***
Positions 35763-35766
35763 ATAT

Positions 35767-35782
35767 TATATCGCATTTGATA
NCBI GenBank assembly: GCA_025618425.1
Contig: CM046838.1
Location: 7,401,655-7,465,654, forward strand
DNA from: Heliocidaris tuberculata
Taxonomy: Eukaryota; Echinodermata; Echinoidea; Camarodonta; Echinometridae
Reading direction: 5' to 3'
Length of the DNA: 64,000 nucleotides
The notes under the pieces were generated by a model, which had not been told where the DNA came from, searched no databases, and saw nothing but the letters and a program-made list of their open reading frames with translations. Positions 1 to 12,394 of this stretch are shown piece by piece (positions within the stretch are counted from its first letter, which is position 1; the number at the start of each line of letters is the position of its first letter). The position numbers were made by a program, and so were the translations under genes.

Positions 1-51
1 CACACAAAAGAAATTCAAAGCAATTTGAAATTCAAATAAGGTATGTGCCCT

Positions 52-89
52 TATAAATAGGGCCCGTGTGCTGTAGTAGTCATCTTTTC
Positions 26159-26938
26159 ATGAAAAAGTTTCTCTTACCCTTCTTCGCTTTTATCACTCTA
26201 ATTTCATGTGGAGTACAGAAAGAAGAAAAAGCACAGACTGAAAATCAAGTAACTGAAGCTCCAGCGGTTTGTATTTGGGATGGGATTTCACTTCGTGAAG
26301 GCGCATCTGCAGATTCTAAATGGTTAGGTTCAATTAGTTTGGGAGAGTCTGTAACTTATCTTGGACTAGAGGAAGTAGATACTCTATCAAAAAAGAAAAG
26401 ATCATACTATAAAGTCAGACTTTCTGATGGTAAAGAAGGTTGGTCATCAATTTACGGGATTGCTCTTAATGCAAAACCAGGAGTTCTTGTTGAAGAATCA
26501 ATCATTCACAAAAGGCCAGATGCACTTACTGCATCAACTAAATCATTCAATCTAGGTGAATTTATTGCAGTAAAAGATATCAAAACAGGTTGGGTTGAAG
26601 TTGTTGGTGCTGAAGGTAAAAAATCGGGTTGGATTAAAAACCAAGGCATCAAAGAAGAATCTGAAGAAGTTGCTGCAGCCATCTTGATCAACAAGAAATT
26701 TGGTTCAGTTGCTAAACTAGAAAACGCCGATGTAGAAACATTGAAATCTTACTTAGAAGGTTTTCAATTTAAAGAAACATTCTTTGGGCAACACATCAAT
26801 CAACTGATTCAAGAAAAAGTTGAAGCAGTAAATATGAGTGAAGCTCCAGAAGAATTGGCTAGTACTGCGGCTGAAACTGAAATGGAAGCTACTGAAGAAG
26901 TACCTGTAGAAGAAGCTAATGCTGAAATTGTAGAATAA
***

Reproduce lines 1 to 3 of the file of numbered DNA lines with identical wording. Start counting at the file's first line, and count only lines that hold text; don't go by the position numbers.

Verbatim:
Positions 35763-35766
35763 ATAT

Positions 35767-35782